A few years ago, small groups of unsupervised children were spending time after school hours in the Library opposite the Caralee Community School to make use of free wi-fi. But their presence was disruptive and at times threatening. A group of stakeholders including the South West Metropolitan Forum, the City of Melville, and the principals of Caralee Community School and Melville Senior High School chose to take a positive approach to meeting the need arising from this situation.
Reasoning that what the kids needed was the presence of an authority figure they could respect, the team secured funding from the City of Melville for a short-term solution, placing an Education Assistant in the library. That solution has now been in place for three years, and has grown into the Homework Club. The Club offers attendees one on one tutoring, and they use supervised access to the library’s resources to complete their homework and assignments.
The outcome is that among kids who regularly attend the library after hours, school attendance has increased by up to 20% – they do their homework more regularly and their academic performance has improved, and because they are no longer afraid or embarrassed to come to school, they are also less prone to disruptive behaviour.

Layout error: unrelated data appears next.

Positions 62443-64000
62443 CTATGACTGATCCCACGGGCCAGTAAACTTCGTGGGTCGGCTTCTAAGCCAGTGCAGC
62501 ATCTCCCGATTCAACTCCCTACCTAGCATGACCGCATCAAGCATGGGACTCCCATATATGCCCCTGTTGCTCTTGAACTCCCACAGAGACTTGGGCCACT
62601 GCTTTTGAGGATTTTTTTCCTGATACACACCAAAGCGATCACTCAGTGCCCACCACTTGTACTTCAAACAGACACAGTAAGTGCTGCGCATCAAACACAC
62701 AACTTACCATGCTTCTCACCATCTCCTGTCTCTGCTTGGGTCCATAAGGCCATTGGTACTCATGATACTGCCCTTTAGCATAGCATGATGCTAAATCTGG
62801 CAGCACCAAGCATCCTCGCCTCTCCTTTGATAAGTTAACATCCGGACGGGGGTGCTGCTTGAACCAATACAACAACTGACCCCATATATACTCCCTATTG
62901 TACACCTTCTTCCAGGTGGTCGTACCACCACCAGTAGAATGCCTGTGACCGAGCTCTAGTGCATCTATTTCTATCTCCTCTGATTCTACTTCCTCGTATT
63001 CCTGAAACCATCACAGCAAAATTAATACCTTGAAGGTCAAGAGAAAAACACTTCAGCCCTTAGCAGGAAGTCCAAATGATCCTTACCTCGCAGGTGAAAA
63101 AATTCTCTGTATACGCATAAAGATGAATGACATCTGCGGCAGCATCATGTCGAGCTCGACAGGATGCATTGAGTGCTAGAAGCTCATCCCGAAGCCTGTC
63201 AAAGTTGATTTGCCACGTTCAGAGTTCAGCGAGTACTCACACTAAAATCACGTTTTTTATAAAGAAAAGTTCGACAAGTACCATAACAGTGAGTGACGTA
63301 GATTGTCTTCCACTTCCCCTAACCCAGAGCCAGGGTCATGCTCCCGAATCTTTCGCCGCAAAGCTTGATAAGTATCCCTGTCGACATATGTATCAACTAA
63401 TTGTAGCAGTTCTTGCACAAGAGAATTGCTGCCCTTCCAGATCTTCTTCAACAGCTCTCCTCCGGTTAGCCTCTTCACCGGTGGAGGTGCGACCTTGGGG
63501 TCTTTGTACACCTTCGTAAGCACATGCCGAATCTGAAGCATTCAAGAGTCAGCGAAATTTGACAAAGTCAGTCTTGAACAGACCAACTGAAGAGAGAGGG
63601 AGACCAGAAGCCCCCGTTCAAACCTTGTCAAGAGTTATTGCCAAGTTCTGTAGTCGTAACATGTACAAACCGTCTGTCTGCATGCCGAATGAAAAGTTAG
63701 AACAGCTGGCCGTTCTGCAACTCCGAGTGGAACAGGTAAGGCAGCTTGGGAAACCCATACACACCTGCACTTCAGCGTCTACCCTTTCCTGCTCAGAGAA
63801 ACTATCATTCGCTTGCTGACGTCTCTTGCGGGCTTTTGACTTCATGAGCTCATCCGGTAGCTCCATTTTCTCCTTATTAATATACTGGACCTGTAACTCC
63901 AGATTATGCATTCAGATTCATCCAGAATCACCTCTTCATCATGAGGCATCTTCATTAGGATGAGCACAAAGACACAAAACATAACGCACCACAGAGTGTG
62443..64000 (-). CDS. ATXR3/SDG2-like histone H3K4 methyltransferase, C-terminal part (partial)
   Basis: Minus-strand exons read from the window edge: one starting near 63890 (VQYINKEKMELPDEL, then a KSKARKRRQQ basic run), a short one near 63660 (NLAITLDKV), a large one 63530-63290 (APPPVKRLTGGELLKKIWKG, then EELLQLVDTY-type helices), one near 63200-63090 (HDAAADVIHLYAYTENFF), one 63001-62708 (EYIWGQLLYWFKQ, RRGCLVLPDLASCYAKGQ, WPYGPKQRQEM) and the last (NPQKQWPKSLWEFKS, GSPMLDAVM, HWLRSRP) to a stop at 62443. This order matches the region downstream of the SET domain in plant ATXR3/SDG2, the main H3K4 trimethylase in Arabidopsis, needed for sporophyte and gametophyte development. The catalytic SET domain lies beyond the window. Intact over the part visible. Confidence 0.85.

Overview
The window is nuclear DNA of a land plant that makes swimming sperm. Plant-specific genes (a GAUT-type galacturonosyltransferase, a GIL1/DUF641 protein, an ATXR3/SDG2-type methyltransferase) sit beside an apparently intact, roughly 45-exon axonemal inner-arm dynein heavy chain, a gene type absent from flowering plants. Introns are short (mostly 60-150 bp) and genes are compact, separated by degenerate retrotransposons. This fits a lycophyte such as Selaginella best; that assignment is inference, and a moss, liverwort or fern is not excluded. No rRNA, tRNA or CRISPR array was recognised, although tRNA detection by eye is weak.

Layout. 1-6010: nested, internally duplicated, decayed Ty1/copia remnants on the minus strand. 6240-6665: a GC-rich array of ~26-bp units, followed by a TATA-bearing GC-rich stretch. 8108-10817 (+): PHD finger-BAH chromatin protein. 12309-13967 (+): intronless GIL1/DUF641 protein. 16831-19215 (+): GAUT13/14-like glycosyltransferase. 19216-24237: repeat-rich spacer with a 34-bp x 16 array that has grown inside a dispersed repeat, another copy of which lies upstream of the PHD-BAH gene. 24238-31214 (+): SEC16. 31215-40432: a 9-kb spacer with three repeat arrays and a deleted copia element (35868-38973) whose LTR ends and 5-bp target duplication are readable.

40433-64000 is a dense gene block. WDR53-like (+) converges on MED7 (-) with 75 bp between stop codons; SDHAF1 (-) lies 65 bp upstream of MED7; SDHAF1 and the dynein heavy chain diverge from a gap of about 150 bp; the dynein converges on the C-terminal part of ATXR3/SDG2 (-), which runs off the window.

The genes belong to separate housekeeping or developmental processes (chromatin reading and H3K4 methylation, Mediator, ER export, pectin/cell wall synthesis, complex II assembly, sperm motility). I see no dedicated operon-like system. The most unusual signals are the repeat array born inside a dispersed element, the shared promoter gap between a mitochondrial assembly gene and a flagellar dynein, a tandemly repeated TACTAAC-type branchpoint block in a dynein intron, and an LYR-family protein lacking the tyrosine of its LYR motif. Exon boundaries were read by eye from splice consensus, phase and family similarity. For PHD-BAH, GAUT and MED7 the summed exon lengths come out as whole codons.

Although the original program was intended to be a short term solution, ongoing funding via the Fremantle Foundation and other partners ensures it will remain in place for the foreseeable future.
The Homework Club is a valuable lesson in the practical benefits of a positive approach to a challenging issue.
One of the most challenging health-related issues facing Australians today is that of mental health. And the consequences of severe mental health disorders can be devastating to the friends and families of victims. The statistics tell us that suicide is the largest cause of death among men aged 19 to 45 – and for every one of those statistics there is a very personal tale of grief.
Claire Eardley’s son Kai took his own life in 2016, leaving his parents, brothers Cam and Joey, and his girlfriend Jasmyn heartbroken but determined. To honour Kai’s memory they would embark on a mission to create positive change for the mental health of today’s youth. Together they created the Kai Eardley Fund at the Fremantle Foundation, with the aim of developing a peer based program available to young men to provide them with the skills to navigate mental illness and endure the crises they will inevitably encounter in life.
Through the Kai Eardley Fund, Claire has been able to support the delivery of mental health workshops delivered by Tom Bell, one of “The bloke whispers” featured in the recent ABC Man Up program. Participants find out that men can be strong, dependable and tough – in keeping with our traditional Aussie self-image – but shouldn’t be afraid to have times when they are emotionally fragile or feel vulnerable. And yes, men can even cry.
By the end of the workshop, the boys involved are able to redefine what it is to be a man, and have a greater understanding of the true complexity and diversity of masculinity. They also learn the value of friendship, and being able to rely on each other for support.